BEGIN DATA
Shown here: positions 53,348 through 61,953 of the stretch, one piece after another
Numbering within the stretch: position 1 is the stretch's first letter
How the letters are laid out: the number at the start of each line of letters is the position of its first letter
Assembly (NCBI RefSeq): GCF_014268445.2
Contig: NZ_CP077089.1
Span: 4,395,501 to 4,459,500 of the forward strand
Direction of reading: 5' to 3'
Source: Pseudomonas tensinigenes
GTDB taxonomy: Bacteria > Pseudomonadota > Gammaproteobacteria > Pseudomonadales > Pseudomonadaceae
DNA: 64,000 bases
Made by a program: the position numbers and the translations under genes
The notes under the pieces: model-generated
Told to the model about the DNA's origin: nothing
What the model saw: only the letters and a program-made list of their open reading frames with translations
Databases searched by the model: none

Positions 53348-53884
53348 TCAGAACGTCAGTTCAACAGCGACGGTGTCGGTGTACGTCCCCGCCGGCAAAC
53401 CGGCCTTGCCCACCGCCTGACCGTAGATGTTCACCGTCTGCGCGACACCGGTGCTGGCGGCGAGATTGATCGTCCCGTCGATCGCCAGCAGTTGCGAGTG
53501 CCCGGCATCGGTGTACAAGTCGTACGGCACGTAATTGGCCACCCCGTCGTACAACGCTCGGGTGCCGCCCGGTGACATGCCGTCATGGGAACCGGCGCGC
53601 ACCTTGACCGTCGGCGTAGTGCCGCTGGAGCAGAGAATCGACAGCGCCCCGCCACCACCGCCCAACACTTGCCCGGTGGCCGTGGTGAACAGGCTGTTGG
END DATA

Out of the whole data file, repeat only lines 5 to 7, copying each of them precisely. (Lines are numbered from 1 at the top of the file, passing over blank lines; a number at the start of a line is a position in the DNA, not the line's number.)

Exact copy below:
Contig: NZ_CP077089.1
Span: 4,395,501 to 4,459,500 of the forward strand
Direction of reading: 5' to 3'